Making an example of oneself isn’t always easy. Making an example of one’s poetry even less so.
Nevertheless, I took a stab at explaining some of the process behind writing the poem “Reading Dostoevsky in the John Lewis Café, Welwyn Garden City” in a new post on the Nine Arches Press blog. The poem appears toward the end of my new collection, Cyclone.
You can read the poem, and notes — on sincerity, irony, and class — as part of their “in conversation series”.
The internet wants to turn us into zombies.
I behold the transformation, as one by one my fellow commuters whip out their smartphones — the eyes go dead, the jaw goes slack, drool glistening at the corners of the mouth. They are reading, yes, but what are they reading? A mish-mash of “messaging” designed to provoke consumer behaviour.
Like a zombie, the internet wants to consume your brain. It’s how zombies spread. But poetry wants the opposite — it wants to give, not take. It wants to give you back your brains.
In a new review for Huffington Post, I take a close look at two poets who are taking on the zombie-like drone of mass media with their own fresh language. Equally adroit in high and low registers — as comfortable undoing the undead with a high-powered rifle as with a cricket bat — these two associate as freely as search engine results, tackling big questions with humour, pathos, and self-conscious aplomb.
This poetry will give you back your brains — and perhaps even a bit of your heart.
“Follow your inner moonlight; don’t hide the madness.”
The train that galloped up to the platform this morning, normally crammed with humanity, was empty but for the discarded newspapers lining the window ledges. I thought I had missed the memo about the start of the zombie apocalypse. Turns out the kids have gone back to school, and the tourists have gone home. So I spent some time on my morning commute thinking about the similarities between poets and werewolves.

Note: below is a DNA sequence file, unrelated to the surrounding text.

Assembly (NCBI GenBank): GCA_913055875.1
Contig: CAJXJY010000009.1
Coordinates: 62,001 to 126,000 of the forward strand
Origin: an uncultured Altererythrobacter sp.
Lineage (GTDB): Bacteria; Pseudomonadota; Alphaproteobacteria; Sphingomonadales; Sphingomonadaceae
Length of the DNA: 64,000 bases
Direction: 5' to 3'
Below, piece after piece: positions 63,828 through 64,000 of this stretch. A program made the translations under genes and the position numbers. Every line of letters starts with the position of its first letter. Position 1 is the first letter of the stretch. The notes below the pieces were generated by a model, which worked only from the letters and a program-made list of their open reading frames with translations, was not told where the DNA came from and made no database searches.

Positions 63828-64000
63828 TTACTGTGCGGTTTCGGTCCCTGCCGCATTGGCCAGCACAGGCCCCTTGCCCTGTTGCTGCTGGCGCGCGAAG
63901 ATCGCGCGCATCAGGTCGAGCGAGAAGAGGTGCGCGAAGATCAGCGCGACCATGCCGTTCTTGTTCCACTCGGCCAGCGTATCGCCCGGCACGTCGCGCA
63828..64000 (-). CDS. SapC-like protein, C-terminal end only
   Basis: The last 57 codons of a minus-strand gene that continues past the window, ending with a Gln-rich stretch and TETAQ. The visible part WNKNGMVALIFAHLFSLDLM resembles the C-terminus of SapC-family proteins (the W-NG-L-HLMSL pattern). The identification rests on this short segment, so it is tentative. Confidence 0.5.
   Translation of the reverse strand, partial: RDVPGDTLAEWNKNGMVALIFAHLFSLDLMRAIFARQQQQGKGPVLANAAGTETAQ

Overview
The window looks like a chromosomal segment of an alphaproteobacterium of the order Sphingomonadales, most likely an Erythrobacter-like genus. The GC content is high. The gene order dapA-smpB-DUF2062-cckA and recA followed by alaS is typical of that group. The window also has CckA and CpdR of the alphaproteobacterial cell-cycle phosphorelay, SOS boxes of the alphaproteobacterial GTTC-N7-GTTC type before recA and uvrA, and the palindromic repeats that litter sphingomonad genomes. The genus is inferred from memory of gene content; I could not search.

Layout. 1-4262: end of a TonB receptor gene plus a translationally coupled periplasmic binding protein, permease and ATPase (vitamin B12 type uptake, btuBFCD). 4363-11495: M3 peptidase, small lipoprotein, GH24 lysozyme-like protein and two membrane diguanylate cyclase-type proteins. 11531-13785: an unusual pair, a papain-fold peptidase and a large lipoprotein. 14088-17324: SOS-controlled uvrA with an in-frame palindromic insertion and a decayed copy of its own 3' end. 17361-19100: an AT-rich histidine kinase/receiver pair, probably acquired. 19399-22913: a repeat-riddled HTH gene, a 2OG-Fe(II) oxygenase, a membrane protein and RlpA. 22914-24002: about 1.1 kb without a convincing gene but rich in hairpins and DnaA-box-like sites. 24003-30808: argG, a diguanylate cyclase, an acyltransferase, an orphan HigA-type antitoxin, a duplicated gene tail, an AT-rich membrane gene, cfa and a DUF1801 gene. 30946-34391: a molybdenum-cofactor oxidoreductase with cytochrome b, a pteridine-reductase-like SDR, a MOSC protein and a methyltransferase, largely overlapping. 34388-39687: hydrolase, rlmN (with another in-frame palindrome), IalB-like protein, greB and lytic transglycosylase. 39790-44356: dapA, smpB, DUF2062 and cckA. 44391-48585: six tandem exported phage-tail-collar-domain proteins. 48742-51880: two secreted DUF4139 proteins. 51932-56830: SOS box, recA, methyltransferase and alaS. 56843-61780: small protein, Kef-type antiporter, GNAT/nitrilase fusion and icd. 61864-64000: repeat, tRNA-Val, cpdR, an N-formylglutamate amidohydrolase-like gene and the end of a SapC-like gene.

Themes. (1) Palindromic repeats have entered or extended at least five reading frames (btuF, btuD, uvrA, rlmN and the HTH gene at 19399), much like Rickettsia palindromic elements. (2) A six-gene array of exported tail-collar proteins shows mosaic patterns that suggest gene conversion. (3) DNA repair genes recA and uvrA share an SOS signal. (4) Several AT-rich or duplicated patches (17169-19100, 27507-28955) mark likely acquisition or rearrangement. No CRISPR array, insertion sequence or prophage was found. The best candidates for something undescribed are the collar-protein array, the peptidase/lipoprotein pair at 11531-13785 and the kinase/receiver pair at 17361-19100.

Culture, like poetry, is so often about what gets transmitted between the lines. It is not, I decided, the bankers and CEOs who normally sit across from me on the train who hold the most cultural power. What we learn on our mothers’ laps goes deep, to a visceral level. What gets passed down, mother to child through generations, forms the culture of a people. Mothers, therefore, are also “unacknowledged legislators” creating and replicating the very “operating system” of a society — its culture.
Moving from California to London certainly feels like I have switched operating systems. Apart from the obvious fumbling as I seek to find where they’ve moved the new buttons and menus, this shake-up gives me the opportunity to discover what is universal among computers — er — people. Contrast is one powerful way to heighten perception and uncover commonality in the quest for what is essentially human.
I have also discovered, however, that poets are not entirely human. Continue reading…